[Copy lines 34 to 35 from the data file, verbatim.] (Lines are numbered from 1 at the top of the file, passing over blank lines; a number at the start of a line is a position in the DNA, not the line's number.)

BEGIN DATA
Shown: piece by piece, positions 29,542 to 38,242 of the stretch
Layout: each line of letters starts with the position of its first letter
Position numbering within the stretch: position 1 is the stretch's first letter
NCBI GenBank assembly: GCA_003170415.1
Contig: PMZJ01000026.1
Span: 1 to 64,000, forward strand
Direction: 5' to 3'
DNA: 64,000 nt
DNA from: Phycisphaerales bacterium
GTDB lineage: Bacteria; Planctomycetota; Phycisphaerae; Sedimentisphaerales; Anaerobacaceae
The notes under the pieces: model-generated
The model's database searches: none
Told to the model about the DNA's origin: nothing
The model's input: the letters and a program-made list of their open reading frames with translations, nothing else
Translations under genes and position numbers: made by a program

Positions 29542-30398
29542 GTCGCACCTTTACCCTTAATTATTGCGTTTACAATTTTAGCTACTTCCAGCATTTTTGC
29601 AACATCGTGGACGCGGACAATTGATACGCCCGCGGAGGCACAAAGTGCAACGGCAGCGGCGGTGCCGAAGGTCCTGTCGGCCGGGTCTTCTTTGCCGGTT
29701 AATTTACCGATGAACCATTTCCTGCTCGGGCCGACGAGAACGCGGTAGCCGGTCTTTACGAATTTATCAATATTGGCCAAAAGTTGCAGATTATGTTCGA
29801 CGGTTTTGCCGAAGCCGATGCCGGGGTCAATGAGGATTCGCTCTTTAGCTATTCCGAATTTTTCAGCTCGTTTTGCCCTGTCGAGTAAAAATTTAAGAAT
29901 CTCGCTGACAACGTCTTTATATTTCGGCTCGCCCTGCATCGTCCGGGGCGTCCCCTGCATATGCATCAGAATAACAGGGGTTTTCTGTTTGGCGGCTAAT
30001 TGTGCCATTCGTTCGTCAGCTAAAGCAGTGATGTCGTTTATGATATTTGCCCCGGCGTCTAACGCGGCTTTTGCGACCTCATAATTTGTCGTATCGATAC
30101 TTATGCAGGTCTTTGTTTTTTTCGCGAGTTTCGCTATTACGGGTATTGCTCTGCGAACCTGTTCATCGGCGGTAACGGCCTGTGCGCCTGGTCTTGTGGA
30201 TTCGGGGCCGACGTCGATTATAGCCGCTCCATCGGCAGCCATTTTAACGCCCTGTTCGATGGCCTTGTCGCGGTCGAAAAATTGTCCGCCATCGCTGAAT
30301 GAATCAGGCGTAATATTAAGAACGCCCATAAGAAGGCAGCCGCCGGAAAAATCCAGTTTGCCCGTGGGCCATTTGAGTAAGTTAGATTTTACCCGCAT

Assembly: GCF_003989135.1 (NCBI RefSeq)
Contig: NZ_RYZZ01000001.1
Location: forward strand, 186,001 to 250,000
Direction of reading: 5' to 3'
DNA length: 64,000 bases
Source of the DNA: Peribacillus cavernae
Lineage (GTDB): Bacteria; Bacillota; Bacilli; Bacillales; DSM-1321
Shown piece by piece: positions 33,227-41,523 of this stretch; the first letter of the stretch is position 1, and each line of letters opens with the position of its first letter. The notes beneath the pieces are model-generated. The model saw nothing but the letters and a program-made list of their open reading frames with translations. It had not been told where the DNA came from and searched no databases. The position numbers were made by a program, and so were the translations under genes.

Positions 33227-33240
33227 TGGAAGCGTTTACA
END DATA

Positions 33227-33240
33227 TGGAAGCGTTTACA